College Park Aviation Museum

Museum
12/13 - 12/20

Holiday Trains and Planes

The National Capital Trackers exhibit their miniature trains display with villages, tunnels, and depots.
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Editorial Review

The National Air and Space Museum on the Mall has long been a favorite of children fascinated by flight, but there's an attraction taking off from another site well within the metropolitan radar screen. It's the College Park Aviation Museum.

While the Air and Space Museum spans the period from Kitty Hawk to the Space Age, the focus at the College Park museum is on the earliest days of mechanical flight. And while the museum appeals to all ages, the 27,000-square-foot facility was especially designed with children in mind.

The $6 million museum on the grounds of the College Park Airport is small compared with Air and Space, with which it shares the same architectural firm, Hellmuth, Obata and Kassabaum. But that means it's manageable, and it's right where it should be. The airport, which dates to 1909, is the world's oldest in continuous operation and, beyond that, it's a field of firsts: Here was the first Army aviation school, the first U.S. Postal Service flight, the first mile-high flight, the first test of a bomb-dropping device and of a machine gun from an airplane, the first test of radio navigational aids, the first female passenger to fly in the United States, the first enlisted man to die in an airplane accident, the first controlled helicopter flight. The list goes on.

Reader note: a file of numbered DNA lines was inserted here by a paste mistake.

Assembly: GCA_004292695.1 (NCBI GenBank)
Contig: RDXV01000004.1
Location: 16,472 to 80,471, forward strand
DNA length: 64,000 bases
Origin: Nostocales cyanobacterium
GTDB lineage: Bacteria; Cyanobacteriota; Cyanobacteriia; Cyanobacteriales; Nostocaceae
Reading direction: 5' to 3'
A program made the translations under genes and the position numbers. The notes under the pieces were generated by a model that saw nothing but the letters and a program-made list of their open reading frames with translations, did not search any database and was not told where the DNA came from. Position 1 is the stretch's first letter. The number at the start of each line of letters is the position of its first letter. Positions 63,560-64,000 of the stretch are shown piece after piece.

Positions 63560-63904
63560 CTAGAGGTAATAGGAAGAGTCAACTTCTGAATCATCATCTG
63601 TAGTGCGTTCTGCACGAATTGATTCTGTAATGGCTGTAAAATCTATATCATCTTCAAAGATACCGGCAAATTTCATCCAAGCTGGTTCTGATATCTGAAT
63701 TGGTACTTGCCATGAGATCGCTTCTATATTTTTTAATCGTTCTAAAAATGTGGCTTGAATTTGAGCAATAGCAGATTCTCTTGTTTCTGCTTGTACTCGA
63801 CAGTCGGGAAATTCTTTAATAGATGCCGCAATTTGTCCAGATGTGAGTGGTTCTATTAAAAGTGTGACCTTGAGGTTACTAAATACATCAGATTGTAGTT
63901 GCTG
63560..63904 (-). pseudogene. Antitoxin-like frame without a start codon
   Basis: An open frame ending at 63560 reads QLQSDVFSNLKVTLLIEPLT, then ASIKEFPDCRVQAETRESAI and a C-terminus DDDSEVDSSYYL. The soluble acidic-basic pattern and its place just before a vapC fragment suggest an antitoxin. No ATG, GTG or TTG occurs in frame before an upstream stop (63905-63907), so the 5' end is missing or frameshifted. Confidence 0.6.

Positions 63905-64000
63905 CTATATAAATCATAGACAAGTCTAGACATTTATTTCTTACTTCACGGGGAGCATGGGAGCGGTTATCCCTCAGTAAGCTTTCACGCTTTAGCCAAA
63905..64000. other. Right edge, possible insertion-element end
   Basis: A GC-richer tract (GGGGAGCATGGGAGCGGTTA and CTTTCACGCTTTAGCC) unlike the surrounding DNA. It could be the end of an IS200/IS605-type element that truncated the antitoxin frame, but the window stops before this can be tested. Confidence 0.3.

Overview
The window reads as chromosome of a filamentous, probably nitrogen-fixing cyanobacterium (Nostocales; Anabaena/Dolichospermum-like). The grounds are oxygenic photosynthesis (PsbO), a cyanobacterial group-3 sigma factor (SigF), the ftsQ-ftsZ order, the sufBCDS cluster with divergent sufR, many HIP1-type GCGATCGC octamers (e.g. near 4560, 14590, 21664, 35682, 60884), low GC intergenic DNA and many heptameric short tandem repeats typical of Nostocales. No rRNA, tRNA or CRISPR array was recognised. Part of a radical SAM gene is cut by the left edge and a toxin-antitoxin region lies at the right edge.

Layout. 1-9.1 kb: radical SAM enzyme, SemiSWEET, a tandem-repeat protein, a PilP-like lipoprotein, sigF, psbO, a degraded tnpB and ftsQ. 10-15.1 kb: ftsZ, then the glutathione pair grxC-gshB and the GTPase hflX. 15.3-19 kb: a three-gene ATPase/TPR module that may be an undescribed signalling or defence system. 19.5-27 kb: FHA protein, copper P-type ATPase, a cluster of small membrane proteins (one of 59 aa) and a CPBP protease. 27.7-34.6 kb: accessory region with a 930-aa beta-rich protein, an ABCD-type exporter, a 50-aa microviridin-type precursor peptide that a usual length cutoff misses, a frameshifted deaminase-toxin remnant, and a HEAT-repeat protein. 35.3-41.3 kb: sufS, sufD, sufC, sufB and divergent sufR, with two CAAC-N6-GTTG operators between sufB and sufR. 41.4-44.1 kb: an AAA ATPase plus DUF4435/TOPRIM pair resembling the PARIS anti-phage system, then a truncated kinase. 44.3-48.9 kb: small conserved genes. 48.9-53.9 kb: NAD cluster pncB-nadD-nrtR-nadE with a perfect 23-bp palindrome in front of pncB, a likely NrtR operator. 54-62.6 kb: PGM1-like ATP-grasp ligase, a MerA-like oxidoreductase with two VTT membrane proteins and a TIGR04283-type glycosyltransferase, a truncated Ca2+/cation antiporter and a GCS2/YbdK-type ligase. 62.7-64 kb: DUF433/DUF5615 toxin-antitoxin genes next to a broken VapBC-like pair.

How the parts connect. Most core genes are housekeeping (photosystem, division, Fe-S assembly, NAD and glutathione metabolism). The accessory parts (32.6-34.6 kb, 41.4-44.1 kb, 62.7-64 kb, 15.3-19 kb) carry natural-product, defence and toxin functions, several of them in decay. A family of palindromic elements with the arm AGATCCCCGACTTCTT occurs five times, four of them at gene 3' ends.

It was to College Park that the Wright brothers came, in 1909, after the Army bought two of their planes, to train the first two military pilots. Their images in rarely seen film footage flicker on screen monitors hidden inside crates in a re-creation of Wilbur Wright's College Park hangar. And then there's old Wilbur Wright himself, an "animatronic" figure that, informed by a ceiling sensor of approaching humans, begins to speak and to gesture. A can of linseed oil sits on his workbench. "Wilbur" is holding a propeller in one hand and a rag in the other as he talks of the early days at College Park. The site was chosen for its then rural setting, 260 acres now shrunk to 40. But still, a hundred small aircraft are based here, and the small planes take off and land right in front of the museum's north glass wall.

I brought along four beta testers, all boys, ages 4 and 7, for an experience the other weekend, and if their reactions are typical, the museum is on the right flight path. For starters, they were entranced by the animatronic Wilbur, though Aaron, 4, found him a bit scary. Finally, as our visit was concluding, Aaron asked, "Can I talk to him?" Then Aaron said simply, "Hi."

Another 3-D scene, a work in progress during our visit, shows the inside of a hangar. In working order, the men will be seen and heard sawing, hammering, talking. To get the attention of today's techno-hip children, museum director Cathy Allen said, "You have to do extra special stuff."

The older boys liked the life-size mannequin of Douglas Fairbanks Sr. standing on a propeller -- taken from a photograph of the famous actor who "air-mailed" himself in a stunt to sell World War I bonds. None of the boys could resist the computer flight simulations (in which misguided planes crash and splinter into pieces on the screen) or the actual control panel that allowed them to "fly" a U.S. mail plane, with all dials reacting to their hands-on movements.